Canada’s Recession Will Hit Earlier, Harder and Last Longer Than Expected.

RBC economists say Canada’s economy could fall into a recession as early as the first quarter of 2023, but they expect unemployment to be “less severe” than previous downturns.

In a new report, the economists say the downturn won’t hit households and businesses equally. They say lower-income Canadians will likely be hit the hardest, as purchasing power falls and debt-servicing costs rise. They say higher prices and interest rates will shave $3,000 off the average household’s purchasing power.

The manufacturing sector will likely be among the first sectors to pull back, while service sectors like travel and hospitality could prove more resilient.

The report says the jobless rate, which currently sits at 5.2%, will near 7%.

To read an in-depth interview, visit The Star website. 

Source: The Star
Source: The Star
Source: Financial Post

IMF Warns of Possible Recession in Canada, Urges Fiscal Prudence

An International Monetary Fund report is forecasting “substantial” cooling in Canada over the next year in which “shocks could easily push the economy into a mild recession.” In a report, IMF staff said growth in Canada is expected to slow to 1.5% in 2023 from 3.3% in 2022. The unemployment rate could rise to above 6%.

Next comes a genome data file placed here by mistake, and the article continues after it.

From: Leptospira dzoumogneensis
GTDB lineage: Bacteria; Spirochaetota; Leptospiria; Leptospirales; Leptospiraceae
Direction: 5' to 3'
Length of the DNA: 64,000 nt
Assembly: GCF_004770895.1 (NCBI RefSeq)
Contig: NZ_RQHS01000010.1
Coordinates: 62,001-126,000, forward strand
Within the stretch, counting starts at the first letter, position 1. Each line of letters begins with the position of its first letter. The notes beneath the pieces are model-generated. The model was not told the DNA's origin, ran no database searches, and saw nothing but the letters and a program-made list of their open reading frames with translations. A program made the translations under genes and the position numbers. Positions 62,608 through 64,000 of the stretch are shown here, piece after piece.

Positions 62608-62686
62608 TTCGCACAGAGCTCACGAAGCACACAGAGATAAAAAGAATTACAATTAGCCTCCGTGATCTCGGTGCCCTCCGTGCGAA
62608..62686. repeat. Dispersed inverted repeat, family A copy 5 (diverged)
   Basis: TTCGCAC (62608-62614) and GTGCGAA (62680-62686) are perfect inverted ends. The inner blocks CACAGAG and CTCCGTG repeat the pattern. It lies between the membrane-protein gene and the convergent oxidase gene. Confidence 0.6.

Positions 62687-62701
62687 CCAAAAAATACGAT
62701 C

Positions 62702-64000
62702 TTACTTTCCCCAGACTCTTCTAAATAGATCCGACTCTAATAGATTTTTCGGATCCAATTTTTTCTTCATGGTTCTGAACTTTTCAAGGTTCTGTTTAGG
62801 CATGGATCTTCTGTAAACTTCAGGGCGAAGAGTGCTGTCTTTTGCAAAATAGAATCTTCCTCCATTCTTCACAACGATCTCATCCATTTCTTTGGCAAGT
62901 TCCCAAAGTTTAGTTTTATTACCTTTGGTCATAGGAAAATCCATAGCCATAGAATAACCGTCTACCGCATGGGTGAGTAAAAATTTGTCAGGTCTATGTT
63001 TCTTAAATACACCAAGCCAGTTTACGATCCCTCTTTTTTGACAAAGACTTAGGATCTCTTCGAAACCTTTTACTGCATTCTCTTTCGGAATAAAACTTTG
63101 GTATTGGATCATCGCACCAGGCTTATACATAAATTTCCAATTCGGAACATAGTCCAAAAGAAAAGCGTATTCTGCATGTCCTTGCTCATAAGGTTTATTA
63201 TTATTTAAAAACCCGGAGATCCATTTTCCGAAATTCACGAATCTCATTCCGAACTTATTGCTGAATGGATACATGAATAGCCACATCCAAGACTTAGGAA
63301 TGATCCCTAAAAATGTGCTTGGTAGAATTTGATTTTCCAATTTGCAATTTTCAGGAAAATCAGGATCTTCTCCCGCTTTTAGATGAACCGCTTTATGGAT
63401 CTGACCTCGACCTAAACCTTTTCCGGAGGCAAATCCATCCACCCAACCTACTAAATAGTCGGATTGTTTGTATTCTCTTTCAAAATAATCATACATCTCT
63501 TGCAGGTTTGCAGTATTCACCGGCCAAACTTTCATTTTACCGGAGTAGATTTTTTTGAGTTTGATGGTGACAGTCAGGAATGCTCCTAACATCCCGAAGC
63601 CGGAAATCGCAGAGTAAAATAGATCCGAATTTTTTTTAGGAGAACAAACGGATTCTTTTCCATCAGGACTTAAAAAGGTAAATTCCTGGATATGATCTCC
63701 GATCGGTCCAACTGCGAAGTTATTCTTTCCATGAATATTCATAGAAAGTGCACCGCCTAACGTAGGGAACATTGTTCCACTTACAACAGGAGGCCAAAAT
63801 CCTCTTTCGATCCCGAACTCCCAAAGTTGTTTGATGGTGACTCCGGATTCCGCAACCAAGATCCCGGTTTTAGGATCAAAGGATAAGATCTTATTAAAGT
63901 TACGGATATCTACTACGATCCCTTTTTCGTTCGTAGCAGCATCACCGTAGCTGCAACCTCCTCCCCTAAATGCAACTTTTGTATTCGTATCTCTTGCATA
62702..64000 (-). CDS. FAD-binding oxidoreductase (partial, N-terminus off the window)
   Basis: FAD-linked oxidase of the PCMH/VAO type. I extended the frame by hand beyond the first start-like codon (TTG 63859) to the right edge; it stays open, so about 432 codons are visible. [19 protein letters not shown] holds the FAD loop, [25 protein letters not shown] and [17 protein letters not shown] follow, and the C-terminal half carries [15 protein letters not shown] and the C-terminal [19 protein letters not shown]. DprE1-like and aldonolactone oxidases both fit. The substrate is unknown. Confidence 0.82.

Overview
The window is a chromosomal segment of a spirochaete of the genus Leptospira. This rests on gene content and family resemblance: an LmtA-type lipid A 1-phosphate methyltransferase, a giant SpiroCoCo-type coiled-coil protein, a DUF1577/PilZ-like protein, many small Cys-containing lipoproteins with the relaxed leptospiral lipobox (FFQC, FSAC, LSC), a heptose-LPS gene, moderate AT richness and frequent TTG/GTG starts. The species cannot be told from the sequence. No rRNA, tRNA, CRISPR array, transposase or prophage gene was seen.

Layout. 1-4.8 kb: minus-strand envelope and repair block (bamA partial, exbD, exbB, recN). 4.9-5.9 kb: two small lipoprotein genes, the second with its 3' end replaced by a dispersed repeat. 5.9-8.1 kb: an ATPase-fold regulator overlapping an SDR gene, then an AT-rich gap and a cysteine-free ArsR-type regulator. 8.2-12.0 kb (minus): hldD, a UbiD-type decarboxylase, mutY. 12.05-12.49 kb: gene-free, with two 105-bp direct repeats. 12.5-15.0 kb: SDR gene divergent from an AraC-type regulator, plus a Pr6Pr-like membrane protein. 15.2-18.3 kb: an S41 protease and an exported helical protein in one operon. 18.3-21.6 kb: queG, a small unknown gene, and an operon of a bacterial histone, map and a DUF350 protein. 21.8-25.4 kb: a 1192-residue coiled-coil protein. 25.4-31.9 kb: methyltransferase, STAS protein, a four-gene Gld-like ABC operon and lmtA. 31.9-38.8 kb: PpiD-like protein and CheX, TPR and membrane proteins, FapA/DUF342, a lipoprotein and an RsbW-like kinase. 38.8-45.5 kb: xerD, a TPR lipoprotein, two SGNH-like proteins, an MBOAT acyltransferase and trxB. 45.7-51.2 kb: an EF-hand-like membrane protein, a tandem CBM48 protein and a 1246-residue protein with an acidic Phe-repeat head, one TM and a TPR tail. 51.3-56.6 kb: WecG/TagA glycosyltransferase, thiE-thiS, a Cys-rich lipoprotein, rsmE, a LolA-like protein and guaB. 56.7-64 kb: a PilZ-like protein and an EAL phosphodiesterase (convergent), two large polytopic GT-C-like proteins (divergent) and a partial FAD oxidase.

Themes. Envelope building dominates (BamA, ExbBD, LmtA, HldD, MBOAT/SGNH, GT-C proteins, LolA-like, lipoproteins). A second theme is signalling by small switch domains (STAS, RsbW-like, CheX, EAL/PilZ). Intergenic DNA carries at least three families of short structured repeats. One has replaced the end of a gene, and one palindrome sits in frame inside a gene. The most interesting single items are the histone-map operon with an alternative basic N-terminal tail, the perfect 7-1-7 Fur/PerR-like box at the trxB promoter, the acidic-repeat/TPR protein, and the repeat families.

But the report also warned that the economic outlook could be “substantially worse.” If inflation remains high, the Bank of Canada may have to raise rates further, bringing on a more severe downturn. How the rest of the world, especially the United States, fares will also have an important impact on Canada, it said.

“A mild recession could easily emerge, and the historical distribution of risks suggests a roughly 10% chance that the economy would contract for 2023 as a whole,” said IMF’s Canadian mission’s annual statement.

Economists at Canada’s biggest bank warned that the country is likely fall into recession sooner than they had expected. The Royal Bank of Canada had originally predicted the contraction would come in the second quarter, but it now expects a recession early in 2023, as higher interest rates and inflation sap growth.

IMF staff expect the Bank of Canada will take its rate to at least 4% by the end of this year and leave it there for several quarters, resulting in inflation falling back to the 2% target by the end of 2024. Higher borrowing rates will lead to a 20% fall in home prices, but rising immigration should buffer the decline, they said.

It also urged Canadian governments to support this fight against inflation, by saving revenue windfalls from the commodity boom and avoiding widespread spending increases that would undercut the central bank’s efforts.

Source: Globe and Mail
Source: Financial Post